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Understanding Abortion Laws
Abortion is widely considered to be a moral, societal, and political issue. From the pro-life and pro-choice campaigns, to women's rights issues and fetal rights issues, there's no doubt that there's a thick air of complexity surrounding the two. What's more, multiple forms of legislation have been passed regarding these issues, and court cases on the matter have resulted in verdicts that are, at the very least, unclear. This has led states to pass their own laws regarding abortion, many of which have led to the passing of anti-abortion legislation.
A Brief History of American Anti-Abortion Laws
Abortion legislation has had a long, complicated history in America. Generally speaking, abortion laws have been used to regulate, restrict, permit, or even outright prohibit abortion entirely. These laws have been dictated by both liberals and conservatives alike, as well as other decisive political decisions that have affected many lives, regardless of gender or age.
Abortion had started to take the center stage of politics when, in 1973, the U.S Supreme Court ruled in Roe vs. Wade ruled that abortion should be legalized nationwide. The Court, in Planned Parenthood vs. Casey, reaffirmed the Roe vs. Wade ruling.
This, in turn, has launched what could be called a social war between liberals and conservatives. For example, since 1995, Congressional Republicans have attempted to pass laws banning different abortion procedures. Then-President Bill Clinton vetoed those measures, and since then, attempts at pushing those laws forward have mostly been unsuccessful. Even so, in 2003, the Partial-Birth Abortion Ban Act was passed, where a doctor may face prison time of up to 2 years, though the woman was spared from punishment.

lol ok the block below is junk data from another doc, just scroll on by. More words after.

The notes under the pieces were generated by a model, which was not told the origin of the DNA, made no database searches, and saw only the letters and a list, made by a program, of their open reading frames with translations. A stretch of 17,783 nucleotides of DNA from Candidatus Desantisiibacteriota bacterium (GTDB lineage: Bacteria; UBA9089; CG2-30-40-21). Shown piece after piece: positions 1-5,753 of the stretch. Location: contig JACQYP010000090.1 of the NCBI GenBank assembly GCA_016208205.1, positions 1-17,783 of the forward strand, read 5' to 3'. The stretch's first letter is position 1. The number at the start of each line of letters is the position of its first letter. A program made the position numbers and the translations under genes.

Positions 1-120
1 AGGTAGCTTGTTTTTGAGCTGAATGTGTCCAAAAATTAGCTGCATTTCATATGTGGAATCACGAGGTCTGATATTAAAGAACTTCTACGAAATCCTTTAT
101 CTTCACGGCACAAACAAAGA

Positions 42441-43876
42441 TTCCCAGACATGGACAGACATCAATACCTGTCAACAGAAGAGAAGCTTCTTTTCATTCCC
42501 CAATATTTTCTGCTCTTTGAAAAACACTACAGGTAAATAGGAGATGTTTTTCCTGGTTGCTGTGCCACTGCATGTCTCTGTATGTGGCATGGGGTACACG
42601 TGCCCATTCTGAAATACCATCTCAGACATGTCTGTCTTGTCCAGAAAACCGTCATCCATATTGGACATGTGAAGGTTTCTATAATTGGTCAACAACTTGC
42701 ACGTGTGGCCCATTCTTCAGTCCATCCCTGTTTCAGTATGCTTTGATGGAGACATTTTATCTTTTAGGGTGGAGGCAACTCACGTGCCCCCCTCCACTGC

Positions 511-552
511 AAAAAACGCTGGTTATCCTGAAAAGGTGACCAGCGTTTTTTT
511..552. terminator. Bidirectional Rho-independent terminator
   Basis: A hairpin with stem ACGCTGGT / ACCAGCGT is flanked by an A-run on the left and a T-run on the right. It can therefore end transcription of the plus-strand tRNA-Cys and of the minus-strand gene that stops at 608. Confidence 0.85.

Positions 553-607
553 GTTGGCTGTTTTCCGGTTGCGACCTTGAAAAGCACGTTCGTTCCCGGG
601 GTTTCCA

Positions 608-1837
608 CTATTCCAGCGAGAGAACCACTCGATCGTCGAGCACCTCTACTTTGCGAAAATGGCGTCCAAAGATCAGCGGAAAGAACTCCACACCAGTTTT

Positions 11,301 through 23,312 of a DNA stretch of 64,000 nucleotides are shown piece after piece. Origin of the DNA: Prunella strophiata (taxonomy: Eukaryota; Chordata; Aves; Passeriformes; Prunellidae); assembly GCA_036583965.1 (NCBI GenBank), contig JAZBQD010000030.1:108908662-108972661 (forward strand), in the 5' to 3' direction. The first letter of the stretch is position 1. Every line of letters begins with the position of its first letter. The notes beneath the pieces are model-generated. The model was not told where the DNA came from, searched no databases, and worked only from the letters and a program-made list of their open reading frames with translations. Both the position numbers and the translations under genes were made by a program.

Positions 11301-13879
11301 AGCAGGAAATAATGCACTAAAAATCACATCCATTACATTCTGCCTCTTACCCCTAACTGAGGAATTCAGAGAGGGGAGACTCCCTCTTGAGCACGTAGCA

Many states have also pushed the boundaries in regards to anti-abortion laws. North Dakota issued an act called the Personhood of Children Act whose purpose was to protect all human beings, regardless of their stage in development. In Texas, while efforts have been made to try and restrict abortion, in 2014, District Judge Lee Yeakel dismissed House Bill2, stating that the bill would place a heavy burden on women, particularly affecting those living in impoverished parts and rural parts in the state. In Louisiana, Governor Kathleen Blanco signed a ban in 2006 pertaining to most forms of abortion, although will be allowed if the life of the mother was in danger. In regards to rape or incest, she merely said she would not make decisions based on those instances.
The Problem with Anti-Abortion Laws
With the religious and societal beliefs revolving around abortion, it's easy to see why anti-abortion laws have garnered a multitude of support. Despite this however, there are long-term consequences regarding anti-abortion laws, ranging from the nonexistent impact anti-abortion laws have on overall abortion statistics, to the degradation of women's health. For example:
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- A study from the Lancet Medical Journal has shown that anti-abortion laws do not reduce the number of abortions. In fact, according to the Independent, 34 out of 1000 women will have an abortion if their own country legalizes abortion. On the other hand, 37 out of 1000 women have had abortions if their country has made abortion illegal.
- Women will often go to other places where abortion is legal, or may even seek out unsafe abortions. According to the New York Times, these unsafe abortions consist of poor conditions that may jeopardize the life of both the child and the mother.
- In a report by the Center for Reproductive Rights, they've found that states with more anti-abortion laws also suffer from poorer quality in women's and children's health.